NICE 2020 – invited speakers

For NICE 2020 these invited speakers accepted the invitation (as of 18 December 2019):

  • Ryad Benosman (Pitt)
    “Why is Neuromorphic Event-based Engineering the future of AI?” (abstract)
  • Mike Davies (Intel)
  • Andrew Davison (CNRS, France)
  • Markus Diesmann (FZ Jülich, Germany)
    “Natural density cortical models as benchmarks for universal neuromorphic computers”
  • Charlotte Frenkel
    “Bottom-up and top-down neuromorphic processor design: Unveiling roads to embedded cognition” (abstract)
  • Wolfgang Maass (TU Graz, Austria)
  • Thomas Pfeil (Bosch, Germany)
  • Titash Rakshit (Samsung)
  • Johannes Schmmel (Heidelberg University, Germany)
  • Walter Senn (U Bern, Switzerland)
  • William Severa (Sandia)
  • Luping Shi (Tsinghua, China)
  • Fabian Sinz (U Tübingen, Germany)

Talk abstracts

Ryad Benosman

Why is Neuromorphic Event-based Engineering the future of AI?
While neuromorphic vision sensors and processors are becoming more available and usable by laymen and although they outperform existing devices specially in the case of sensing, there are still no successful commercial applications that allowed them to overtake conventional computation and sensing. In this presentation, I will provide insights on what are the missing key steps that are preventing this new computational revolution to happen. I will give an overview of neuromorphic, event-based approaches for image sensing and processing and how these have the potential to radically change current AI technologies and open new frontiers in building intelligent machines. I will focus on what is intended by event-based computation and the urge to process information in the time domain rather than recycling old concepts such as images, backpropagation and any form of frame-based approach. I will introduce new models of machine learning based on spike timings and show the importance of being compatible with neurosciences findings and recorded data. Finally, I will provide new insights on how to build neuromorphic neural processors able to operate these new AI and the urge to move to new architectural concepts.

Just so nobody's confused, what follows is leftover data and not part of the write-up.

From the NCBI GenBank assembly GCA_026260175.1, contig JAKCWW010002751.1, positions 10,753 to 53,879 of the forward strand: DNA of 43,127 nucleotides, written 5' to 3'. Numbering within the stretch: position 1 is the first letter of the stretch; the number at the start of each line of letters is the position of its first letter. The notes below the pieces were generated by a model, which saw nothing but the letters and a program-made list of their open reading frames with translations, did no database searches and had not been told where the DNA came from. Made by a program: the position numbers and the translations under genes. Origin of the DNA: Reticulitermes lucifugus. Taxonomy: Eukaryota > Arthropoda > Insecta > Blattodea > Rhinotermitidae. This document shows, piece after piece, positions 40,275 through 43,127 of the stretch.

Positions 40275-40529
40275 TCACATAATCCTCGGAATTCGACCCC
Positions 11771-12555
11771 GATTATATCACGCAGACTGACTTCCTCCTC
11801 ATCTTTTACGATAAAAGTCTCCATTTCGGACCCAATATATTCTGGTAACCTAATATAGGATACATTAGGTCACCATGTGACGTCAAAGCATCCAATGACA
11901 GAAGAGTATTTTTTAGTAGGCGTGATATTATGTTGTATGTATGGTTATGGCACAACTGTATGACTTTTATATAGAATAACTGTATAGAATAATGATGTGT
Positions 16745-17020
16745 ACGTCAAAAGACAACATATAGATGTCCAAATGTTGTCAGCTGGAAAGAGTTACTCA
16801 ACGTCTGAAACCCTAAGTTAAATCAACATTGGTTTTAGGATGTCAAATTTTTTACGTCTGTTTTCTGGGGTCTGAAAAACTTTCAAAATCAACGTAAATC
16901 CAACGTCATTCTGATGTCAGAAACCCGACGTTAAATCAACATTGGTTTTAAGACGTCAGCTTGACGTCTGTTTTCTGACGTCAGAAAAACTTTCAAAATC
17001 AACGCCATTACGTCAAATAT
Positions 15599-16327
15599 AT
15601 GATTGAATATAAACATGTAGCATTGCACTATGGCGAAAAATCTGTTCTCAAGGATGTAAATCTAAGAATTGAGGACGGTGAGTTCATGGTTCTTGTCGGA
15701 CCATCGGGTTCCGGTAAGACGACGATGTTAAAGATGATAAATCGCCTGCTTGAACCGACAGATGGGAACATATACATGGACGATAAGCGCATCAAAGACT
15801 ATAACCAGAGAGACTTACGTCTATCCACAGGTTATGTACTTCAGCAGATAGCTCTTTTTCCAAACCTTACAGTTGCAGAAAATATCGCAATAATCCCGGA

Charlotte Frenkel

Bottom-up and top-down neuromorphic processor design: Unveiling roads to embedded cognition
While Moore’s law has driven exponential computing power expectations, its nearing end calls for new roads to embedded cognition. The field of neuromorphic computing aims at a paradigm shift compared to conventional von-Neumann computers, both for the architecture (i.e. memory and processing co-location) and for the data representation (i.e. spike-based event-driven encoding). However, it is unclear which of the bottom-up (neuroscience-driven) or top-down (application-driven) design approaches could unveil the most promising roads to embedded cognition. In order to clarify this question, this talk is divided into two parts.

The first part focuses on the bottom-up approach. From the building-block level to the silicon integration, we design two bottom-up neuromorphic processors: ODIN and MorphIC. We demonstrate with measurement results that hardware-aware neuroscience model design and selection allows reaching record neuron and synapse densities with low-power operation. However, the inherent difficulty for bottom-up designs lies in applying them to real-world problems beyond the scope of neuroscience applications.

The second part investigates the top-down approach. By starting from the applicative problem of adaptive edge computing, we derive the direct random target projection (DRTP) algorithm for low-cost neural network training and design a top-down DRTP-enabled neuromorphic processor: SPOON. We demonstrate with pre-silicon implementation results that combining event-driven and frame-based processing with weight-transport-free update-unlocked training supports low-cost adaptive edge computing with spike-based sensors. However, defining a suitable target for bio-inspiration in top-down designs is difficult, as it should ensure both the efficiency and the relevance of the resulting neuromorphic device.

Therefore, we claim that each of these two design approaches can act as a guide to address the shortcomings of the other.